10/10 – It’s poignant, clever, and something good enough to be one of the best TNG episodes had it released for that show. I can’t think of any higher praise than that. Seth MacFarlane, who wrote the episode, deserves tremendous credit. More of this, please.
S02E12 – SANCTUARY
What is it? It’s everything Discovery wishes it was.
Sanctuary is an episode good enough to be a season finale. In fact it reminds me a lot of the later-season TNG finales, like Redemption or Descent. It’s got big stakes, lots of action, great character work, and an “event” feel. It’s also one of the most purely “Orville” episodes there is, and one that rewards faithful viewers with great callbacks to past episodes. The Moclans are at the center of the plot, as they have been on and off from the beginning. It reminds me a bit of the way TNG wove the “Worf/Duras” plotline throughout the first four or five seasons of the show, bringing it back for an episode or two a year until finally having the big blow-up in Redemption 1-2.
The real star of the episode is the pacing, which continues to be a strength of the show. The episode starts in such a way that you expect “yet another” episode devoted to the idea that “Moclans are backward and weird and blah blah blah tension mounts.” But instead of just spinning its wheels belaboring the point, it uses the well-tread plot to take the Moclan-story into a new level. Open conflict breaks out (in one of the most satisfying land and space battles you’ll see on a sci-fi show this year, thanks in part to none other than Dolly Parton), and as with Identity and the Kaylon, the show ends with the understanding that there’s no putting the genie back in the bottle. Things have changed and will be different going forward. What makes the episode so great is that it took its time over the course of two years building to this moment, it plays its card in such a way that keeps the focus on the characters, and it doesn’t clutter up the screen with too much noise and artifice. It has maybe half the budget of Star Trek Discovery, but twice the heart, twice the cleverness, and twice the cinematic flare.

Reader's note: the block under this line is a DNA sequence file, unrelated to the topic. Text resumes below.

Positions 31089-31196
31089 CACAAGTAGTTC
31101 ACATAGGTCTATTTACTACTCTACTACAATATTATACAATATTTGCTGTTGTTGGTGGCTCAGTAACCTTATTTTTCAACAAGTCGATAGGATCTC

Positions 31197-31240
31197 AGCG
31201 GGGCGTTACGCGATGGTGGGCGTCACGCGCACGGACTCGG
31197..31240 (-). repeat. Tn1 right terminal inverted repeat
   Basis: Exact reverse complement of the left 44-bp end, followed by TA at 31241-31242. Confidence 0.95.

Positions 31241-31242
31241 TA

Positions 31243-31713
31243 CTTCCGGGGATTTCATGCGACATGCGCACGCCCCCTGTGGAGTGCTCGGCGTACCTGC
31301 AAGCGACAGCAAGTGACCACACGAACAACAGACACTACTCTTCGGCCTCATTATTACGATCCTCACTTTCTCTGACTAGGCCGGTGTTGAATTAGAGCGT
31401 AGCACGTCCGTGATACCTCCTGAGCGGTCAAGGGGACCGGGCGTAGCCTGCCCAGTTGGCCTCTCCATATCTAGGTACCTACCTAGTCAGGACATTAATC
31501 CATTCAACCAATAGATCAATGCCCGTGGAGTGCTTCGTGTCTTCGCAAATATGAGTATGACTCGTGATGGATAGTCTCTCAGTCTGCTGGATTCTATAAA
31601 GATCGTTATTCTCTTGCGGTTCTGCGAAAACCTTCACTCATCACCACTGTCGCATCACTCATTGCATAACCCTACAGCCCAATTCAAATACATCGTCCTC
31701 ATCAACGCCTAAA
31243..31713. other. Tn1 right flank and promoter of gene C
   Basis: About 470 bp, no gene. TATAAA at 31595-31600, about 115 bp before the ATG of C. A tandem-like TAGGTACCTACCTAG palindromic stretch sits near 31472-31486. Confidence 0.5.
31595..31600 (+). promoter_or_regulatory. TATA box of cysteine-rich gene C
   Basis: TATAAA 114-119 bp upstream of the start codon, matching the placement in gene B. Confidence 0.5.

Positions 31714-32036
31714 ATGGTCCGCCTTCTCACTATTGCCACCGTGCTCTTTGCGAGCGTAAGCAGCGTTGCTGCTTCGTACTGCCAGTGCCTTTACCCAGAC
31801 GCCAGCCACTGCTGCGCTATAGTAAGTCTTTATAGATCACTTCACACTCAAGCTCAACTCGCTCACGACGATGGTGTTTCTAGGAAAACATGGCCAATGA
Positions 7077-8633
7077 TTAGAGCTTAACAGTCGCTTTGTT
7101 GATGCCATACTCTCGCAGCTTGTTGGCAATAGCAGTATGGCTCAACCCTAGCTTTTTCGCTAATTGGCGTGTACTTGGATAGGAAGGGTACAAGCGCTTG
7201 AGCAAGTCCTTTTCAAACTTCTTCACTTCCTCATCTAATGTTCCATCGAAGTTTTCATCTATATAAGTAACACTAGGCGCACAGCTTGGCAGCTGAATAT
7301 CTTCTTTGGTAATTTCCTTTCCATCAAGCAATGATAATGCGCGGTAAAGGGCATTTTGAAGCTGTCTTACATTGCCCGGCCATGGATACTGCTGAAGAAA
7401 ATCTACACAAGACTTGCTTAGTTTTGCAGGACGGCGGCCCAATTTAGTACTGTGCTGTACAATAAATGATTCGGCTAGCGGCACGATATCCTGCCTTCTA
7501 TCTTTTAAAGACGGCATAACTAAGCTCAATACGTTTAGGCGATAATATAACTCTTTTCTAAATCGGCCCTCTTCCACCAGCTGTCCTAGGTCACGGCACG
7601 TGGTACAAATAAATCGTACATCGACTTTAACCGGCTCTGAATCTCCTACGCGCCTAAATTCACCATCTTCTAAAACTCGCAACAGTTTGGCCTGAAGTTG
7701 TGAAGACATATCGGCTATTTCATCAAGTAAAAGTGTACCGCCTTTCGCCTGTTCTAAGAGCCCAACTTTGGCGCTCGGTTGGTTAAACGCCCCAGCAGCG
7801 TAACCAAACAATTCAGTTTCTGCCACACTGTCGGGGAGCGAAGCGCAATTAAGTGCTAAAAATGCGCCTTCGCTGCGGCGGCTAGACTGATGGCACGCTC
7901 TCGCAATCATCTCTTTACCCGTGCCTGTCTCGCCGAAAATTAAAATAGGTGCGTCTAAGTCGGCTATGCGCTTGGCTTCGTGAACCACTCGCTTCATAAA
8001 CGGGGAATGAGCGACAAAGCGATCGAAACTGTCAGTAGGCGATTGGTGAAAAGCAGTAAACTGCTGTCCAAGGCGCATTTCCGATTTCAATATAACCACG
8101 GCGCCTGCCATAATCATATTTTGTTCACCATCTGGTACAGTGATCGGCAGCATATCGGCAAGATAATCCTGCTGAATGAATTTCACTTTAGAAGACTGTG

10/10 – A great payoff to two years of set-up, with the promise of more to come.
S02E13 – TOMORROW, AND TOMORROW, AND TOMORROW
What is it? It’s the best Ed/Kelly romance episode thus far.
The best part of this episode, in hindsight, is that it doesn’t end with “to be continued.” It introduces a time-bending premise, not too dissimilar to TNG’s season two episode Time Squared (in which the Enterprise encounters a shuttlecraft containing a version of Picard from the very near future), only with a character from the past jumping to the present instead of a character from the future coming to the past. The sci-fi premise is not wholly original, but it uses that canvass to tell a great story, incorporating a bit of the “Will/Thomas Riker” stuff from TNG’s Second Chances (in which a time-trapped version of past Riker is beamed to the present-day Enterprise) in order to explore the Ed/Kelly relationship. The end result is the best episode that focuses on the two lead characters and their erstwhile romance. Usually such plotlines are passable at best, but here it works since it ties directly into the larger sci-fi plot.
But it’s when the episode ends that it really gets credit. Had the show faded to “to be continued” we would be left to wonder about changes to the timeline, expecting the payoff to come immediately. After all, at the end of the episode, past Kelly returned to her original time with what is supposed to be a memory wipe, but instead, she retains enough memory to make a critical decision different from what the Kelly of the past did originally: Instead of agreeing to go out with Ed again, past Kelly turns him down. That’s where the episode ends, and without the “to be continued” the impression you’re left with is “ooh, a little twist. A little parallel reality created there. I wonder if we’ll ever see the ramifications of that.”